I am a little surprised by the reaction to the decision in the Jamie Varner vs Kamal Shalorus fight. While the fight itself was slightly spoiled by the two lengthy stoppages there is no denying that Shalorus was the main aggressor in all three rounds.
The opening round clearly belonged to Varner as, while he was on the back foot for the majority of the round, he landed a series of well timed counters and was the more efficient and effective of the two fighters. The same pattern continued for the remainder of the fight but Varner’s counters became fewer and further between as he began to wilt under the pressure of Shalorus’s relentless offence.
Varner was on the receiving end of a series of brutal leg kicks which, denied the use of his right hand, he seemed to have absolutely no answer for. It is unfortunate that Shalorus’s assault on Varner’s inside left thigh resulted in a series of painful looking kicks to the groin.
While Varner deserves considerable sympathy for being on the receiving end of these debilitating blows he was also inadvertently a beneficiary of them as Shalorus was deducted a vital point in the second round. From this point onwards Varner seemed to be under the impression that if he managed to see out the remainder of the fight he would be awarded the win.
A point deduction does not necessarily affect the outcome of the round. It is up to the referee to decide when a fighter should be penalized, the task of the judges is to take any round on its individual merits. A point deduction should not be a consideration in a judge’s decision making process, it is merely a mathematical consideration when working out the eventual scores.
If Varner thought that he would be automatically awarded the round because of the point deduction then he was mistaken. His opponent might have lost a point but that does not mean he necessarily lost the round. Varner still needed to demonstrate more effective striking, grappling, aggression and octagon control throughout the five minute round and he failed to do this emphatically at any stage of the second round, either before or after the groin strikes.
Varner landed the most eye catching strike of the round, a right hand which buckled his opponent’s knees, but Shalorus was far more prolific and successful with his strikes. His right kicks continually brutalized the legs and body, as well as the groin, of Varner.
Sometimes fight fans are guilty of overlooking how great the cumulative effect of kicks which land below the neck line can be. A lot of emphasis is placed on punches in MMA because, with gloves which function mainly to protect the knuckles of the puncher, a punch is an incredibly effective weapon.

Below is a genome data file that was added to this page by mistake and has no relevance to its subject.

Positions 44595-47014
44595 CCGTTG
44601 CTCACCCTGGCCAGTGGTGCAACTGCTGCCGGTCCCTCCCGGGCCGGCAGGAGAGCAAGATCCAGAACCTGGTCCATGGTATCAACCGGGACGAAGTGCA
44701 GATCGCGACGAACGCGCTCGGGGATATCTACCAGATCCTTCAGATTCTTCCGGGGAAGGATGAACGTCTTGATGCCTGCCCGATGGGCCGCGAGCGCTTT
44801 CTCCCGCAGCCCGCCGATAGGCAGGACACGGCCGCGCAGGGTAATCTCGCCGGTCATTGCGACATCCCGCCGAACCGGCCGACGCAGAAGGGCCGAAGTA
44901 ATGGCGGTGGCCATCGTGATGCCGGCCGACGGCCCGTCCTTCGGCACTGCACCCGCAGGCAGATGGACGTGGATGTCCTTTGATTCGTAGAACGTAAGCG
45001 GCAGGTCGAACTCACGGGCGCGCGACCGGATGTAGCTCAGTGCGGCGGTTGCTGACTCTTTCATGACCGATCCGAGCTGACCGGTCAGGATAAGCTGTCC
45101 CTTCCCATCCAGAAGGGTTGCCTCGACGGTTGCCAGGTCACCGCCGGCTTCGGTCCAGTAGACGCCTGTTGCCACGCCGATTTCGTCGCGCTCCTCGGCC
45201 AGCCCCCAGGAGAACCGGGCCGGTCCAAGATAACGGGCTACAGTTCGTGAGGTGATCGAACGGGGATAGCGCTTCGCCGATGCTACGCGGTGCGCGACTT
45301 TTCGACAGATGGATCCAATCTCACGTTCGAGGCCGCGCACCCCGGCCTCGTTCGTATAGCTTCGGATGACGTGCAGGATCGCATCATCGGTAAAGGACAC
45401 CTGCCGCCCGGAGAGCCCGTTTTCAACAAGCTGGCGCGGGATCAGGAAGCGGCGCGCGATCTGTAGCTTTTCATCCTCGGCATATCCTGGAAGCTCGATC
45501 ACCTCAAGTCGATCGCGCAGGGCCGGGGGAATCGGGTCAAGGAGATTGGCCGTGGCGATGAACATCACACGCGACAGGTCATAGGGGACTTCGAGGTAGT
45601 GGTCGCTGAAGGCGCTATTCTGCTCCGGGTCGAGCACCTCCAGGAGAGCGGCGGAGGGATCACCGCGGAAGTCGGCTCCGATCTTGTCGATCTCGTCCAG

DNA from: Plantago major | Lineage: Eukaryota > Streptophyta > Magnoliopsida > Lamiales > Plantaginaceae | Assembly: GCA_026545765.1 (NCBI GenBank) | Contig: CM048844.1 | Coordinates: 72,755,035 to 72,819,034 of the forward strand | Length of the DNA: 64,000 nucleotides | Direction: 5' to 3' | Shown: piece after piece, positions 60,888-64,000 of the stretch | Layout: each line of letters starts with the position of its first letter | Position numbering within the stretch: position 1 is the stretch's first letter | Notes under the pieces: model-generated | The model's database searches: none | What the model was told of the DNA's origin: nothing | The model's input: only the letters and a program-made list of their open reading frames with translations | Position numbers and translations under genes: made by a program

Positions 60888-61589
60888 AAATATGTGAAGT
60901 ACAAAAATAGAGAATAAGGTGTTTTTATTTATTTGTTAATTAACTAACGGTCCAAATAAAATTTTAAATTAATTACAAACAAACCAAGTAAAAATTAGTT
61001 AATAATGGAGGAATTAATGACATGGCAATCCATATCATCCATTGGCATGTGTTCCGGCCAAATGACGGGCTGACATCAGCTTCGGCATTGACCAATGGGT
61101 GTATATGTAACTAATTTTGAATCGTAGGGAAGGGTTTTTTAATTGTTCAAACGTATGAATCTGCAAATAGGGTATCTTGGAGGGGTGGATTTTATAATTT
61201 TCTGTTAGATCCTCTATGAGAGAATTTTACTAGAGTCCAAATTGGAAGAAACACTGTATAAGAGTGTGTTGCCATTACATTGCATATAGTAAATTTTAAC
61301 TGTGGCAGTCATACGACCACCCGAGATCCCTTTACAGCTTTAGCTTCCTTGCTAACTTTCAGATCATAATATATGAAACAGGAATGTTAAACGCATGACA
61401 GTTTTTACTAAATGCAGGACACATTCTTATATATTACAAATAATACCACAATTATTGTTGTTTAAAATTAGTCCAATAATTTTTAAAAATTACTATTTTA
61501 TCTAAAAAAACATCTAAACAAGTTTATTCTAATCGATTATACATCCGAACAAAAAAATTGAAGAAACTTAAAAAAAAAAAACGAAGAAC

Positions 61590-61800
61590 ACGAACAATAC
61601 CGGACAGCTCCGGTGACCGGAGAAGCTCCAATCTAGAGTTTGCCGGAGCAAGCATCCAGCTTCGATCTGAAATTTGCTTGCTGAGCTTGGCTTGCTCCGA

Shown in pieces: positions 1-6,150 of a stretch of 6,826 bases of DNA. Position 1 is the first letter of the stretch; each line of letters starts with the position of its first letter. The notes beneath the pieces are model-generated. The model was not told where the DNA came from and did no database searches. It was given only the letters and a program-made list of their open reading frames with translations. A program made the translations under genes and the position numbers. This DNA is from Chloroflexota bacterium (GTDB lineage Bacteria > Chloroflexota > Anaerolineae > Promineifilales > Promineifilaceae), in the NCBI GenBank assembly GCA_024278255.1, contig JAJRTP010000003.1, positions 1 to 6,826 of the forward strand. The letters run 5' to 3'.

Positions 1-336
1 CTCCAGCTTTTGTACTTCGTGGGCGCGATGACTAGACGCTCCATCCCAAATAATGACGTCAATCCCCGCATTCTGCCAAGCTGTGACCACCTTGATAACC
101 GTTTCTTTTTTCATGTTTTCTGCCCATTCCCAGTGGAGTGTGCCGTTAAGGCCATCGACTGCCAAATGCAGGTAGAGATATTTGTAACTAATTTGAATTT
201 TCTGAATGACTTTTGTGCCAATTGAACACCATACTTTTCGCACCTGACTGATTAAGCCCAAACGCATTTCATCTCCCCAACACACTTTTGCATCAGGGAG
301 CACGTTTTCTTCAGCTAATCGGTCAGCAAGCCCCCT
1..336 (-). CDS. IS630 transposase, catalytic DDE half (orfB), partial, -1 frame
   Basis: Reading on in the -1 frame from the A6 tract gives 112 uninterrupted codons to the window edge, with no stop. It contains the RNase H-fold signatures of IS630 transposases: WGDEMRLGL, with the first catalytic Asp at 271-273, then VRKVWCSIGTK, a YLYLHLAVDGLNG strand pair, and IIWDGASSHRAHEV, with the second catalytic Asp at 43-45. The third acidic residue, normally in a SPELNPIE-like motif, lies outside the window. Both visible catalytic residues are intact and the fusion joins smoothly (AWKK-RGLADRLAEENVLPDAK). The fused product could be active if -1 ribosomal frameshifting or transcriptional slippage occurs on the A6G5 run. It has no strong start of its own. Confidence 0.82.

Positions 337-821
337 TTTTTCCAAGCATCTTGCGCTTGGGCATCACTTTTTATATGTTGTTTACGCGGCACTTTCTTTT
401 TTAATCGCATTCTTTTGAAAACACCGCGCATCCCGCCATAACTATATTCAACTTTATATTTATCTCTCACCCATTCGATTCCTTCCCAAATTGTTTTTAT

Not every fight can end with a one punch knock out and kicks to the body and head are an astute investment by any fighter because they will gradually reduce an opponent’s ability to fight effectively. Rich Franklin stopped Matt Hamill with a single kick to the midriff and Matt Hughes systematically destroyed Renzo Gracie’s right leg in the third round of their fight.
While Shalorus’s sustained leg kick assault might not have been enough to finish the fight against Varner it should have been sufficient to secure him the second round, particularly as Varner was largely inactive and Shalorus controlled the octagon, dictating where the fight should take place throughout the round.
The third round was less controversial with almost all ringside observers awarding it to Shalorus meaning that the judge who scored the contest 28-28 was absolutely spot on and that ultimately the result of the fight was correct. The first round was 10-9 Varner, the second round was 10-9 Shalorus but becomes 9-9* with the point deduction and the third round was 10-9 Shalorus, 28-28.
When you are scoring a fight you need to do so without emotion. It would be understandable to feel some sympathy for Varner after being on the receiving end of a series of fouls but it is up to the referee to regulate the fight, not the judges.
The fight itself was not particularly satisfactory because it was punctuated by fouls and both fighters suffered injuries which adversely affected their performances. The eventual decision of the judges was entirely satisfactory and, despite Varner's protestations to the contrary, justice was done.
*I thought the WEC was scored under a 10 point must system meaning that one fighter had to be awarded 10 points and that this round should have been 10-10. I guess I was wrong.